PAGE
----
In dealing with this central theme, my most distressing observation is that the two modern schools of constitutional interpretation do not address the essential challenge of political theory in this fashion. I therefore spend much of the initial section of the book dissecting the two theories of constitutional interpretation—conservative and progressive—that dominate modern discourse of constitutional law, which in oversimplified fashion are these.

First, the conservative view of judicial restraint stresses unduly the need for the judges to take a back seat on major questions of domestic policy and foreign affairs, leaving it to the Congress and the President to divide the key powers of government between them. As a matter of political outlook, most of the conservatives tend to favor, for example, a broad role for private markets and to acknowledge the desirable features of separation of powers on the one hand and of federalism on the other. But by the same token, they do not think that it is the province of the justices to make the central institutional calls on these vital matters, which they think are properly left to the political branches of the government. In so doing, they make the familiar modern mistake of accepting popular democracy as the ideal of government, rejecting implicitly the more structured form of classical republicanism whose complex checks and balances were introduced to counteract the evils of popular democracy that operated by majority will.

That same logic of judicial restraint leads conservative justices to tolerate in large measure extensive forms of regulation of property and contract at both the state and national level, yielding vast scope to the government in the overall control of the economy, even with respect to policies that these justices either reject or doubt on substantive grounds. Again the principle of judicial restraint shapes their institutional role.

To the progressive or liberal justices, the basic challenge takes somewhat different form. By and large they think that separation of powers is a recipe for paralysis in a complex economy that cries out for an activist state. They also believe that the traditional common law rules that governed the law of property, contract and tort have played themselves out in modern times. In their place, they follow the early progressive vision calling for a strong central government to face the challenges of modern times. That program in turn has two separate parts. The first relies on extensive public participation in the deliberative process to set the broad national course on general economic and social affairs. The second looks to group of neutral and learned experts to translate this political consensus into a set of workable rules that can be systematically applied by modern administrative agencies that often operate with substantial independence from judicial, and often, political oversight.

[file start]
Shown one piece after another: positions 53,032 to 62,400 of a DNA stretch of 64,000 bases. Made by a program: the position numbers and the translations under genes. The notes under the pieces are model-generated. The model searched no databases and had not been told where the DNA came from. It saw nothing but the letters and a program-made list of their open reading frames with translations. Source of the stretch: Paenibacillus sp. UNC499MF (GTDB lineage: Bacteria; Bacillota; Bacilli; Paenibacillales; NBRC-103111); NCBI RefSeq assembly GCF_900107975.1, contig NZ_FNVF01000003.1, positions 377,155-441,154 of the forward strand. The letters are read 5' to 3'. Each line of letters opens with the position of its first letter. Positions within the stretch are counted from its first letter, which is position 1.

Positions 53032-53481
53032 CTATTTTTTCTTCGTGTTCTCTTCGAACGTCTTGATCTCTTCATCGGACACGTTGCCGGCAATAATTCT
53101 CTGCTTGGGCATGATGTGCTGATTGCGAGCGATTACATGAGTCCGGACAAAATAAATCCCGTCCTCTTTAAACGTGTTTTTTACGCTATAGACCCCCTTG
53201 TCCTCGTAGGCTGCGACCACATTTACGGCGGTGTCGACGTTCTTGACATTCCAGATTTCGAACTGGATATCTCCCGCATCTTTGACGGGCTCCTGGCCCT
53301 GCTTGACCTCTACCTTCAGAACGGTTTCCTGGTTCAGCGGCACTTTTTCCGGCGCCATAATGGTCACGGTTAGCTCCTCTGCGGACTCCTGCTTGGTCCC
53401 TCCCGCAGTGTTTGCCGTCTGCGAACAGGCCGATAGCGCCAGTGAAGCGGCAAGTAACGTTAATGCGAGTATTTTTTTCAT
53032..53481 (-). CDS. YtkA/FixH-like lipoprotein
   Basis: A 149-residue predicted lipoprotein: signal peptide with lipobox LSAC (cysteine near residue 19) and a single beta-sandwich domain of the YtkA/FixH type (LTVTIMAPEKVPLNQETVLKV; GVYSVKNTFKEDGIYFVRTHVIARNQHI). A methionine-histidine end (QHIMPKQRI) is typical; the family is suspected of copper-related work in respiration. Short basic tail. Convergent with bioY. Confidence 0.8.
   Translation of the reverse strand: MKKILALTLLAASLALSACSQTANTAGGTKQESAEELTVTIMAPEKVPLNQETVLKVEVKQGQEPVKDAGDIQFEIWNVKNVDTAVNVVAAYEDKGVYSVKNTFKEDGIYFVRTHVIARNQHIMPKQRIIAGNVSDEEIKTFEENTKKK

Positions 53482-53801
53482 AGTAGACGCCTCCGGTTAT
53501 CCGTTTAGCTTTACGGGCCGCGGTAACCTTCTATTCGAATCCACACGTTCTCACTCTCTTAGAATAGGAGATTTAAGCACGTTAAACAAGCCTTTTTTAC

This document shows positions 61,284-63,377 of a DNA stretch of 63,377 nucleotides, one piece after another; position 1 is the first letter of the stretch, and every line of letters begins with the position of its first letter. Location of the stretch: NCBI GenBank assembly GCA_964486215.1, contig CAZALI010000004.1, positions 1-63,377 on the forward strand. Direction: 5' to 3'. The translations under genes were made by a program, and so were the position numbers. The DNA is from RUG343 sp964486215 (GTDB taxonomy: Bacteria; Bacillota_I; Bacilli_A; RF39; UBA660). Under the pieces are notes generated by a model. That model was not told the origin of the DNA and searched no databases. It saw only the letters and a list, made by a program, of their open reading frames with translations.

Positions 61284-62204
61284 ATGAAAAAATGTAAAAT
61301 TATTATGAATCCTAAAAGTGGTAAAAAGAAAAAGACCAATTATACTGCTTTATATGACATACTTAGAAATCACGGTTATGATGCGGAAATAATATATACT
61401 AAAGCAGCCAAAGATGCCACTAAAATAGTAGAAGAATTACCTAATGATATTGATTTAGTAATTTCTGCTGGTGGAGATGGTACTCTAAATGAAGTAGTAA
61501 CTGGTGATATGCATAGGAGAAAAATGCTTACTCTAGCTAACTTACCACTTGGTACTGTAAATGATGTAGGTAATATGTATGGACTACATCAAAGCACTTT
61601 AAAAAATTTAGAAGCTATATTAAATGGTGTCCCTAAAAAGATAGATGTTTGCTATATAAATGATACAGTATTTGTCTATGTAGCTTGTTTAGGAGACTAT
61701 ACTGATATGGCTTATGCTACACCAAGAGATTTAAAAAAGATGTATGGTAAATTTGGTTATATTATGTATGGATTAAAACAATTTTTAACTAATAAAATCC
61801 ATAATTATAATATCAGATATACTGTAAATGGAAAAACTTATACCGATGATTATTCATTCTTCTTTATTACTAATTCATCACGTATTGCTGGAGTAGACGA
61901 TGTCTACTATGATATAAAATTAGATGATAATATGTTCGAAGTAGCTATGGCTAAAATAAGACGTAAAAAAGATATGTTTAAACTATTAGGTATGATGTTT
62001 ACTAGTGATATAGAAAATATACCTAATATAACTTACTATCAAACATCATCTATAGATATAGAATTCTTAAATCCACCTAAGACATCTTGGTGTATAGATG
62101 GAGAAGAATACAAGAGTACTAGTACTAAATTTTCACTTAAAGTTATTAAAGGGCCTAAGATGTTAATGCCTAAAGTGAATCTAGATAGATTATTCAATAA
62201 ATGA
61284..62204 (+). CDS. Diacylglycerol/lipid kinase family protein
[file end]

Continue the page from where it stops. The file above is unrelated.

On many particular areas, conservative and progressive thinkers disagree with each other. But the central truth of the modern political economy is that both for different reasons think that the economic and social choices in the United States should be left to democratic and administrative processes. The classical liberal position thus takes issue with both of these points of view, and insists that the great genius of the American Constitution lies in its appeal to a very different political tradition, that counts Locke, Montesquieu, Hume, and Madison as the serious intellectual forbearers of the Constitution.

The Originalist Enterprise—Reconceived

On this general view, the central challenge is to forge sensible institutions that divide and fragment power so that it cannot become the source of political domination or oppression. In dealing with this issue, the entire interpretative structure of the Constitution is critical because if the Framers could not provide clear directives as to the structure of government and the protection of individual rights, the great constitutional crusade for limited government will be stopped in its tracks. To the linguistic skeptic, the endless confusion implicit in key constitutional commands leads to judicial deference to the political branches that then engage in nonstop political horse-swapping devoid of constitutional principle and judicial oversight.

The best elements of constitutional originalism are keenly aware of the dangers associated with the view that any word can have whatever meaning that the justices, the legislators or the president decide to give it. They know that without some check on this exercise, the effort to find a principled basis for limited government will necessarily fail. There is much to be said in favor of this view, so that it become in my view utterly untenable to claim, for example, that the term “commerce” is broad enough to encompass agriculture, mining and manufacture, when in ordinary English the term is used in opposition to these three kinds of activities that our Constitution designedly left to the control of the States. In similar fashion, it is not possible to read the term “private property” as though it encompasses only the right or exclusive possession to land, animals or chattels, when the term has always been used in both common and Roman law —the Framers were far from ignorant to the classical tradition—to cover the rights of use, within the boundaries of nuisance law, and the right of disposition whether by sale, lease, mortgage or gift.